Security Review: PayPal

By beenen34 at 7:47 pm on March 13, 2009Comments Off on Security Review: PayPal

PayPal, along with other services like Ebay, is an online tool used to transfer money that most are familiar with.  Web payment services are a major conveinence, but come with a number of significant risks.  Services like PayPal can allow merchants to support payment over the internet without the necessity of having their own payment infrastructure, at a relatively small fee.  Online shopping and payment for products and services of all kinds is very conveinent for users as well.

(Read on …)

Filed under: Security ReviewsComments Off on Security Review: PayPal

Security Review: VoIP Communication

By bensona at 6:49 pm on Comments Off on Security Review: VoIP Communication

Over the past five years or so, voice over IP has rapidly gained in popularity and use.  It touts cheaper calls for residential users and corporations can save big because additional extensions on a VoIP infrastructure are less costlythan their traditional phone system counterparts.  VoIP uses the same data lines as IP traffic to transmit voice.  As such, it faces many of the same security issues as digital data.


  • Reliable, time-sensitive communication: No matter how much of our global communication is moving to text-based solutions, telephone calls are still the best way to communicate quickly
  • Privacy: Users disussing sensitive information want the content of their conversation to be accessible only to the intended parties.


  • Digital phreakers:  Phreakers in the days of analog phones exploited phones to be able to make free calls.  Similar feats have been accomplished with VoIP systems.
  • Company rivals: They might seek to bring down a company’s communications to  reduce their ability to handle business.
  • Profiteers: Can hold a company’s communications ransom

(Read on …)

Filed under: Security ReviewsComments Off on Security Review: VoIP Communication

Security Review: DTV coupon program

By Kevin Wallace at 6:20 pm on Comments Off on Security Review: DTV coupon program

This June, all U.S. television stations must shut off their analog broadcasts, and replace them with digital ones. In order to make the transition less painful, the DTV Coupon Program offers up to two coupons to every U.S. household, good for up to $40 each off the price of a DTV converter box. I recently received mine, and a glance at the magnetic stripe on the back of the card made me wonder what security issues the program might have.


  • Consumer privacy / anonymity. If a consumer so chooses, they should be able to purchase a converter box with a coupon anonymously, revealing no personal information to the retailer, as if it were a cash transaction.
  • DTV subsidy funds. No one should be able to spend more than their allotted portion of the subsidy funds.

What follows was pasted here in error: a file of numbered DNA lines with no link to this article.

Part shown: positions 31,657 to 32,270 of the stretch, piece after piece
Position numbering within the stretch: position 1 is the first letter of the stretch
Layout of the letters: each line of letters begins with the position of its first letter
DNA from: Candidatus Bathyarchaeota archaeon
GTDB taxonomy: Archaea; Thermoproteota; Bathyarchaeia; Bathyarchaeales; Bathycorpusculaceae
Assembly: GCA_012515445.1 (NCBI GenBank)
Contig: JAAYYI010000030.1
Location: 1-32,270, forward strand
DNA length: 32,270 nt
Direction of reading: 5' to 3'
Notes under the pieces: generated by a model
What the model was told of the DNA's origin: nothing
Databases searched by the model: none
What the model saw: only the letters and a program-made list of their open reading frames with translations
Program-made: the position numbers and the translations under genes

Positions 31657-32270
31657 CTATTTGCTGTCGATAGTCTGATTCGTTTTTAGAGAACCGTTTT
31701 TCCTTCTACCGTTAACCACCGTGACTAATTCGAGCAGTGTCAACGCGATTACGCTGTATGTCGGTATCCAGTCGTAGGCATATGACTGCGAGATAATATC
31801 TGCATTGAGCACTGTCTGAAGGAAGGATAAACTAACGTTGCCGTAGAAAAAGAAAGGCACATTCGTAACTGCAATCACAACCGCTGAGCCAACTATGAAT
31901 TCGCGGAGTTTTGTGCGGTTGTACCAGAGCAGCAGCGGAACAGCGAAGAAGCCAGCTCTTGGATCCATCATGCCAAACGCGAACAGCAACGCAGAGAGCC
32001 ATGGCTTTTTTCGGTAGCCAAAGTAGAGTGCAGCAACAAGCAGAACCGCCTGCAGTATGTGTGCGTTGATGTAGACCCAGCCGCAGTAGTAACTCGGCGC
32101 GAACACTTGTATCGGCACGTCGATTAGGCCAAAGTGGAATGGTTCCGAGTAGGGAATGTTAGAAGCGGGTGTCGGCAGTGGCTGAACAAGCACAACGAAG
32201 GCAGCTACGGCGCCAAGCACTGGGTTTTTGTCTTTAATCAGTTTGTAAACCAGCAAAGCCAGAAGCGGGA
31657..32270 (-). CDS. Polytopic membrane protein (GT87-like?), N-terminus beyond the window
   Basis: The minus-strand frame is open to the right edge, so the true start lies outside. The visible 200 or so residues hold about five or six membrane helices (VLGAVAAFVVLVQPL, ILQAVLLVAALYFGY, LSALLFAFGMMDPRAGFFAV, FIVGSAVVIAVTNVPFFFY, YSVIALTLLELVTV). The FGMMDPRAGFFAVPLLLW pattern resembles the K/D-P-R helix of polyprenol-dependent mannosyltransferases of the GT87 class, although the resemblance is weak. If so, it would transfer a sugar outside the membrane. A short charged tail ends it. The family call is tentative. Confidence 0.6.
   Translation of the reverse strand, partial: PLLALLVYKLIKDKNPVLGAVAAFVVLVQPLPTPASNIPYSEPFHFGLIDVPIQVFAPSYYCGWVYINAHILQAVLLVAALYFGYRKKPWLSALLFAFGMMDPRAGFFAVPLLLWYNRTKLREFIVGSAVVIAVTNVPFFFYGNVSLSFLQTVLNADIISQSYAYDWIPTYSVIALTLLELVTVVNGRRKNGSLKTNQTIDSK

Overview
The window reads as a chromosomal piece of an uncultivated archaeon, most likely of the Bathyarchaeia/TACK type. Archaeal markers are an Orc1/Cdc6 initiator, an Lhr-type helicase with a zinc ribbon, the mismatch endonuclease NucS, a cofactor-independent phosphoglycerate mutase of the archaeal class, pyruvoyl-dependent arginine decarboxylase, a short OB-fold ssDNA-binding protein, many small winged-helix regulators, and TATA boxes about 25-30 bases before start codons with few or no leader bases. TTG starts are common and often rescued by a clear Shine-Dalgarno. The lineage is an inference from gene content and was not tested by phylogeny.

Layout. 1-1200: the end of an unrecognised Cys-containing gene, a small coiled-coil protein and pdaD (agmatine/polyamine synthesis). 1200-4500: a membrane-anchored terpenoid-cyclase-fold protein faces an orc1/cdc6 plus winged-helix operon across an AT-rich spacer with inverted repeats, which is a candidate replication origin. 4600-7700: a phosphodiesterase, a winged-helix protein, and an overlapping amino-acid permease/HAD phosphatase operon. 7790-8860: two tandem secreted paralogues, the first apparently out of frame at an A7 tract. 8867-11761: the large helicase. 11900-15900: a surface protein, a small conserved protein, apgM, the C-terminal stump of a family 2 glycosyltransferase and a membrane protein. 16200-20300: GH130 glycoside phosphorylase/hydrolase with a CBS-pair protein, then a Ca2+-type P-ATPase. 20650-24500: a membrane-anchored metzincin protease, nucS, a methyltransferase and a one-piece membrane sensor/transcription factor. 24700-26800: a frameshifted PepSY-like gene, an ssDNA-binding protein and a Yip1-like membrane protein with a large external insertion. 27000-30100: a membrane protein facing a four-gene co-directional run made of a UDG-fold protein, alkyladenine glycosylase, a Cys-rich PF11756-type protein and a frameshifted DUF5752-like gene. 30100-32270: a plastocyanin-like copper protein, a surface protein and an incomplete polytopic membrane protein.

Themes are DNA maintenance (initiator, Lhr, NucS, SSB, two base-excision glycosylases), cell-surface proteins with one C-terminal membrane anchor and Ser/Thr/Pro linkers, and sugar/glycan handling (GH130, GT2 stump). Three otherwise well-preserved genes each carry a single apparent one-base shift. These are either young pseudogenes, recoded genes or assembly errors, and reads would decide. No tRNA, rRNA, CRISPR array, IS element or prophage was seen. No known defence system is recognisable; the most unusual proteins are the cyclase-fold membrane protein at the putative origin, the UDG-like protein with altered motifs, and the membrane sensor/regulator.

• Retailers, who have financial incentive to uniquely identify and track consumers.
  • Malicious consumers, who wish to use more than their fair share of the subsidy funds.


  • It turns out that the magstripe of the cards contains the consumer’s full name, allowing retailers to personally identify them. This is not ever disclosed to the consumer. This could have been avoided by instead encoding a unique, but non-personally-identifiable token instead. A consumer may still be able to use their card anonymously after blanking out or replacing their name on the magstripe, or by using an online retailer like, who doesn’t ask for the name the card was issued under.
  • It might be possible for a single card to be used more than once, if two purchases are made using the same card simultaneously. If this is indeed the case, this attack could be prevented by using a two-phase commit to prevent a card from being pre-authorized for use more than once.


While there are still serious privacy concerns with the current system, it is not very costly to opt out of the system by paying an extra $40 for a converter box. On the other hand, the system appears to be relatively secure against malicious consumers, with no known attacks against it in the wild.

Filed under: Security ReviewsComments Off on Security Review: DTV coupon program

Security Review: Google Latitude

By elenau at 6:01 pm on Comments Off on Security Review: Google Latitude

Google Latitude is yet another product available by the well established makers of the Gmail internet based mail system. Latitude is a web based service, running in sync with a client side application Google Gears, which allows Google to pinpoint your exact coordinates in the world and then in turn display them to their Google Maps for you to see. As is the case with many of Google’s applications, this application functions on many different platforms including Windows, Windows Mobile, Android, iPhone, etc.
Latitude is able to detect your location via any means possible. This includes GPS, Wi-Fi access points and even cell towers. It does this by simply triangulating your position with any of these three resources it can. Once your position has been located this information is uploaded on your latitude account by Google and available to all whom you’ve opted to share your location with. This can pose potential security threats.